This was a celebration in the truest sense of the word with singing, outrageously hilarious jokes and something I’ve never seen before: street dance mixed with poetry. But behind the festivities there was a sobering reminder of the challenges we face before we have a truly tolerant world.

Incredibly 400 million people today live in countries where being gay isn’t just illegal, it’s punishable by death. If every gay person in these countries came out and was prosecuted, the slaughter would exceed even the Holocaust. This is just appalling and really must change.

Labour Councillor for Barnhill.

It’s almost four years since I was first elected in Barnhill. The very first thing I campaigned on was the congestion and danger to pedestrians on the Forty Lane/Bridge Road junction.

It’s been a long slog, but I’m delighted that a comprehensive set of proposals is now being developed to sort out this danger spot. My colleagues Cllrs Choudhary and Marquis have worked really hard on this and the Barn Hill Residents Association, Ark Academy and the French Lycee are already involved in the discussions. I look forward to hearing everyone’s views in the full public consultation which will follow.

Encouraging news on another perennial local problem: dumped rubbish. We have just agreed a pilot scheme which will see uniformed officers patrolling streets with the power to issue on-the-spot fines to anyone caught littering. Hopefully this will catch some of the selfish people ruining our area – and will act as a deterrent to many more.

Another important change will ban shops from leaving their rubbish out on the streets throughout the day. As well as being unsightly, these piles of rubbish inevitably attract more fly-tipping. Under new rules the shops on Bridge Road and Grand Parade will only be allowed to leave their rubbish out for collection during a designated time in the morning, and another window in the evening. This should mean that our streets are free from rubbish throughout the day.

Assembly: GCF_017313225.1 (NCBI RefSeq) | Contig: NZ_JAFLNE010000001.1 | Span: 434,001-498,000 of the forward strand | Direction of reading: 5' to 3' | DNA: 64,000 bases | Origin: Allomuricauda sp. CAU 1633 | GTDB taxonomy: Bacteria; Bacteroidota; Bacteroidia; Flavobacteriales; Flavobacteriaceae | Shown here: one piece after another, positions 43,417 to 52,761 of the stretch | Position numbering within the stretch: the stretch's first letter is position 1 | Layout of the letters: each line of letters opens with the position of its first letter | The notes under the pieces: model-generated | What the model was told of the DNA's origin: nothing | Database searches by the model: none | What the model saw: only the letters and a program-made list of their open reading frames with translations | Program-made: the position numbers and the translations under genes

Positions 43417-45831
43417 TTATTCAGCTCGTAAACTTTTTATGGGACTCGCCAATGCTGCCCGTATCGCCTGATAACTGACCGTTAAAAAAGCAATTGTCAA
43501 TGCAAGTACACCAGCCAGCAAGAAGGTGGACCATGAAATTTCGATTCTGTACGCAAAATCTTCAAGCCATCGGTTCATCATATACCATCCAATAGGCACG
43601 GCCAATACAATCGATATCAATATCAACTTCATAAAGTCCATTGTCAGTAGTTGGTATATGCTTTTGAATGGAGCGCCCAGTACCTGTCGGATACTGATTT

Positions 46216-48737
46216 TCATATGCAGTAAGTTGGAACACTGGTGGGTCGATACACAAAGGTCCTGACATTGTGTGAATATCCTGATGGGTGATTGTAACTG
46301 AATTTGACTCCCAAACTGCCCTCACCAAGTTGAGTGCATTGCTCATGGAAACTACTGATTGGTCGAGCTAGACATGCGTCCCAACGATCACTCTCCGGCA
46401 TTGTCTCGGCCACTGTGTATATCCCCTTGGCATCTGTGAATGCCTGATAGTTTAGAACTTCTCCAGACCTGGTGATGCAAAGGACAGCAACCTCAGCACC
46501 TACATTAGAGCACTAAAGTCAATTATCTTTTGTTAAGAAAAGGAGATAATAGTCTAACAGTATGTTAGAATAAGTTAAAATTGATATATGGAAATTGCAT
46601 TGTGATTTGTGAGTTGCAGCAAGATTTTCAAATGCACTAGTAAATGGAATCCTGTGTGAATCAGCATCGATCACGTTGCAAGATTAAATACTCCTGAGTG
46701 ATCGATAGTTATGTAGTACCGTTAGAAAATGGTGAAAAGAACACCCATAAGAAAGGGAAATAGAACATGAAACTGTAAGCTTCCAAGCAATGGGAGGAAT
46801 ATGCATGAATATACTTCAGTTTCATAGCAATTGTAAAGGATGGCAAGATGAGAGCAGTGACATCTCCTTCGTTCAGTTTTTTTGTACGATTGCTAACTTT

Further afield.

Earlier this month I was delighted to speak at a Parliamentary roundtable on child abuse arranged by Dare2Care and the brilliant Sarah Champion MP. The session specifically focused on my biggest political passion: the Early Years.

Most of the speeches focused on how to protect children under the age of five from child abuse. I took a different approach and talked about the unique role of the Early Years in breaking the intergenerational cycle of abuse. All too often abusers are replicating abuse which they themselves suffered. Evidence shows that our characters are developed in the first two years of our lives. If we can end neglect in these earliest years and replace it with nurture, boundaries and love – hopefully we can break the cycle of abuse forever.

I also spoke about how this won’t just happen. It will require high quality interventions. And these in turn will need to be delivered in accessible, inclusive family hubs. Sure Start Children’s Centres fit the bill absolutely perfectly. Which makes it even more scandalous that Government cuts of over 35% have forced the closure of almost a quarter of all Children’s Centres nationwide.

If you’re as passionate about the Early Years as me, why not come along to an event on the future of Children’s Centres which I’m arranging in Parliament on the evening of 18th April – drop me an email for more details.

I hope you found this a useful and interesting read. You can contact me anytime using the details below – or just pop along to our next Councillors surgery: 11-1 on the 2nd April in the Chalkhill Community Centre behind Asda. See you soon!